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Celebrity Aesthetics as Mortality Terror Management


                                 Ira Joel Haber. Nude.

daniel j. kruger










Did you know that your academic productivity can be attributed to your subconscious desire to avoid thinking about your own possibly imminent death? Publications and other cultural artifacts are products of a compensatory psychological mechanism for ameliorating the psychological terror resulting from the awareness of one’s own mortality. Like cognitive dissonance and other paradigms before it, Terror Management Theory is on the verge of becoming the latest mainstream psychological meta-theory for explaining a wide array of psychological and cultural phenomena.
Although some evolutionists have claimed that the phenomena cited by TMT are artifacts of coalitional psychology (e.g., Navarrete, Kurzban, Fessler, & Kirkpatrick 2004), TMT remains a powerful tool for dissecting cultural products and events. For example, witness the recent existential crisis of American celebrity singer Cher. Faced with the recognition of her impending senescence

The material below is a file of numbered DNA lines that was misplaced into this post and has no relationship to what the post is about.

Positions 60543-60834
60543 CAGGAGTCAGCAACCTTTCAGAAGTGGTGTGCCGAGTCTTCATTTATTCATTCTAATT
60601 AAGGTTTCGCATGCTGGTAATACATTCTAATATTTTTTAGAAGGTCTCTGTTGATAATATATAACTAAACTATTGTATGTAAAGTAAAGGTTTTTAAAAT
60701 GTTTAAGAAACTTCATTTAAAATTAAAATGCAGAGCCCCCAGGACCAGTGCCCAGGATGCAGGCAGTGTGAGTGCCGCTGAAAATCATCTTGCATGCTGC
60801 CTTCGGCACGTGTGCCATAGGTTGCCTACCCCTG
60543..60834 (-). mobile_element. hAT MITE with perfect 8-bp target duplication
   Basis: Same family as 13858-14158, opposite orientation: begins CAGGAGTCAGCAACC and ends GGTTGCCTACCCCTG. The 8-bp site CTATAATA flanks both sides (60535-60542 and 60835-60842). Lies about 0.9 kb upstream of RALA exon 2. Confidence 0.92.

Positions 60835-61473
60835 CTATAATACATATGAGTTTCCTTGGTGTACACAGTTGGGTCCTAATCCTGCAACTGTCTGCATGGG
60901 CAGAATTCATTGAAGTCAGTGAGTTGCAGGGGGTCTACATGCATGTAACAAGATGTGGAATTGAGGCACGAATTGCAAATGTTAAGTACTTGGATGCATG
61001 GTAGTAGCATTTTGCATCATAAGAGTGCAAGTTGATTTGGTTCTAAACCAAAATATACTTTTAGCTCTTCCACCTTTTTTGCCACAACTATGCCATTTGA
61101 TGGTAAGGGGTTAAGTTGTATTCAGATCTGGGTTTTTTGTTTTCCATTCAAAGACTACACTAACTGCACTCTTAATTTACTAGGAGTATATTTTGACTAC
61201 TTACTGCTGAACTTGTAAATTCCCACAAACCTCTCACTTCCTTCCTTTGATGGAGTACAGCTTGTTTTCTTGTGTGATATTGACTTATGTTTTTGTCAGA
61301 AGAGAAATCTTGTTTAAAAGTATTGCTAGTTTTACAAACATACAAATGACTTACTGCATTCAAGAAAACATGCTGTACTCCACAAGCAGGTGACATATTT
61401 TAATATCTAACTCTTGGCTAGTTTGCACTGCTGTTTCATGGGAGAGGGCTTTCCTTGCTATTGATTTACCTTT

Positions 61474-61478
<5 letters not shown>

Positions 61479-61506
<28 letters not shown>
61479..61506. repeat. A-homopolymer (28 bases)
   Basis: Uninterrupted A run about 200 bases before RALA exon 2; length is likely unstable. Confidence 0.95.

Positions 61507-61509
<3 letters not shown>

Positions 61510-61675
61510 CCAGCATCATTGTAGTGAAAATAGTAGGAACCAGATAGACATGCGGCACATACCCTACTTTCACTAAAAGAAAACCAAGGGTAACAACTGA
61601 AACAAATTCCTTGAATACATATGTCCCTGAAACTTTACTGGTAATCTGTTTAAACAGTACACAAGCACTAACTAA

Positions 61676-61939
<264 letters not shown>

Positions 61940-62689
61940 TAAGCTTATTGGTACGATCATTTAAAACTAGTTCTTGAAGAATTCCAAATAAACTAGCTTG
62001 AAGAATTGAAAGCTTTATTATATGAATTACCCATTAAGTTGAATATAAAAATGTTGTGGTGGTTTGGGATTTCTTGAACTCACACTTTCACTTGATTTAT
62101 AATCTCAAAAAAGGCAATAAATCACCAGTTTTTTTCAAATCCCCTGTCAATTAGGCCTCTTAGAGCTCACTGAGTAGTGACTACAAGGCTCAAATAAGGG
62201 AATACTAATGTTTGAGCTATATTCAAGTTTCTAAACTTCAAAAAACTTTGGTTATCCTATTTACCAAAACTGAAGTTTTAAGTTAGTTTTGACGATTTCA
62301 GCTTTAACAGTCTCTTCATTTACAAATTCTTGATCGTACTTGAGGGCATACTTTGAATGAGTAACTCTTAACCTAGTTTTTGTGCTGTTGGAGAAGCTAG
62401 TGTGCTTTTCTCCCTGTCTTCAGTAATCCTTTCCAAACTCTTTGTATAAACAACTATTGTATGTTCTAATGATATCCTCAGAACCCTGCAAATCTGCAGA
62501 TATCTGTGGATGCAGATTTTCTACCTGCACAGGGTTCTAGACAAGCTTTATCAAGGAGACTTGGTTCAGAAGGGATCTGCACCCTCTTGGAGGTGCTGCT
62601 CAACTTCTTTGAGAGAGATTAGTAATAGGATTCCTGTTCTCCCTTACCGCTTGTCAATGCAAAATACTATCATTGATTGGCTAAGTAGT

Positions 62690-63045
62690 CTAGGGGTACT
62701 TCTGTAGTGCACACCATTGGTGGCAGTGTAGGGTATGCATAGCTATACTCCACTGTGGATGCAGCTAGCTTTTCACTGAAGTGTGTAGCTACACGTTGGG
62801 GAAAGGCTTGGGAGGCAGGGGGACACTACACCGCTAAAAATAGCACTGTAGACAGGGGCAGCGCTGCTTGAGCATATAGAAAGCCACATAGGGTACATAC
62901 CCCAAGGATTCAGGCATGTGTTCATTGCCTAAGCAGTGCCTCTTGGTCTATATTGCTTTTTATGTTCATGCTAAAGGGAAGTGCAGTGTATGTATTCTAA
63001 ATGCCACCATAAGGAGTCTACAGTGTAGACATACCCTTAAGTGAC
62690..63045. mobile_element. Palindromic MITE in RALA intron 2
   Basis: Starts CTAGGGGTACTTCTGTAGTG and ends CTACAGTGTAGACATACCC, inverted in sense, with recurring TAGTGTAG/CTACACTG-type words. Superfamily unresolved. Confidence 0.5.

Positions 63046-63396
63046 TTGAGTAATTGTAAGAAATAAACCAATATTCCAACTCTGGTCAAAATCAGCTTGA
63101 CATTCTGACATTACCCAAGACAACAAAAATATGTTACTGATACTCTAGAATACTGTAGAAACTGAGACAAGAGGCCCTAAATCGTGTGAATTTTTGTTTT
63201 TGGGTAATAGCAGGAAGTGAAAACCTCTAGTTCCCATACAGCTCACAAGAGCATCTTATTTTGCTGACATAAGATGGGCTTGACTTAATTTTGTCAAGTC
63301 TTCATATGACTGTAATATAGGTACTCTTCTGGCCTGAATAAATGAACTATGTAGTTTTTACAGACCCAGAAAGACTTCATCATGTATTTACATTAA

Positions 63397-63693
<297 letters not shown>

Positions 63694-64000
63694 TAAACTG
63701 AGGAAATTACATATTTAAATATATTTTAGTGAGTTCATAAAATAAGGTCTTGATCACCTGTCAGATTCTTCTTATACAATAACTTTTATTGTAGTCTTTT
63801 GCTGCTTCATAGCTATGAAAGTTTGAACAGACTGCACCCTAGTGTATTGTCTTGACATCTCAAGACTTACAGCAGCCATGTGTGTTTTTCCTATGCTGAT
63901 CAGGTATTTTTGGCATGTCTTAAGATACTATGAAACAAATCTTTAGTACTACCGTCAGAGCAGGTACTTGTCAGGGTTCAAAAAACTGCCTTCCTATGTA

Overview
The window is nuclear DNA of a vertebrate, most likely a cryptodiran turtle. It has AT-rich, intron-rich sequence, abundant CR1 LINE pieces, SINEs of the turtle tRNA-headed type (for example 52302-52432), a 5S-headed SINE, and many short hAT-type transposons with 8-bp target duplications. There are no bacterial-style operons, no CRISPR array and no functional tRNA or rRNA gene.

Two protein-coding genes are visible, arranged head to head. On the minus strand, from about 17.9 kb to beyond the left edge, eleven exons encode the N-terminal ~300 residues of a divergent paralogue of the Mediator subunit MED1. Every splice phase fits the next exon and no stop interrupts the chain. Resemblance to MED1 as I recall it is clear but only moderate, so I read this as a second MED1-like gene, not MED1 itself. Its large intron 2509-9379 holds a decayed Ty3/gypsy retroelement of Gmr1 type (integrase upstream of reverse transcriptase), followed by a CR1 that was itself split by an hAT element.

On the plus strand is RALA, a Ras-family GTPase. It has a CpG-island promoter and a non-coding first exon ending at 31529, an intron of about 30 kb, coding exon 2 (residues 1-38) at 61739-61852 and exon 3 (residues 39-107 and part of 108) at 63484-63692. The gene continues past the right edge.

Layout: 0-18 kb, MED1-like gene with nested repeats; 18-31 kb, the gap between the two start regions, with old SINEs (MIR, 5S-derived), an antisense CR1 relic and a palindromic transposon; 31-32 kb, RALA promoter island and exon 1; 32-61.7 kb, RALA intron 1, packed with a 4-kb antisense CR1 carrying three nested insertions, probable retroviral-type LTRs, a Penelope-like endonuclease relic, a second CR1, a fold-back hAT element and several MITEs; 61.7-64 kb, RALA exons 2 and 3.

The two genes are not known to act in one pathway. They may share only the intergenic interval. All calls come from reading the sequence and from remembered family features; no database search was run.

read more








The Last Appletree 

david appelbaum



david/derrida           kate hamilton



The appletree was a riddle to me. It was a gnarled silhouette in an early dusk, a sport that had escaped from the domestic orchard downwind. Far from farmland or pasturage, it stood alone, a single tree in a glen halfway up the mountain slope. As I looked from below, a bright winter star shone at the top — Albadaron. In the wind, it was eclipsed momentarily by a withered apple clinging  

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The Lie of Memory


 Deborah Marsden. Electromagnetism. 2007.


eric d. lehman




Memory works in strange ways. Scientists are still unsure how it is stored, and even more baffled by the fact that it seems to change over time. How do events we perceive as objective reality become muddled fantasy? Why do people forget something for years, and then suddenly it pops into their minds? What makes certain neurons fire and not others? Where? When? Scientists don’t like chaos.

It is unfortunate for them, then, that our minds warp and fluctuate

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Understanding the Human Capacity for Warfare


most dangerous animal

alan t. lloyd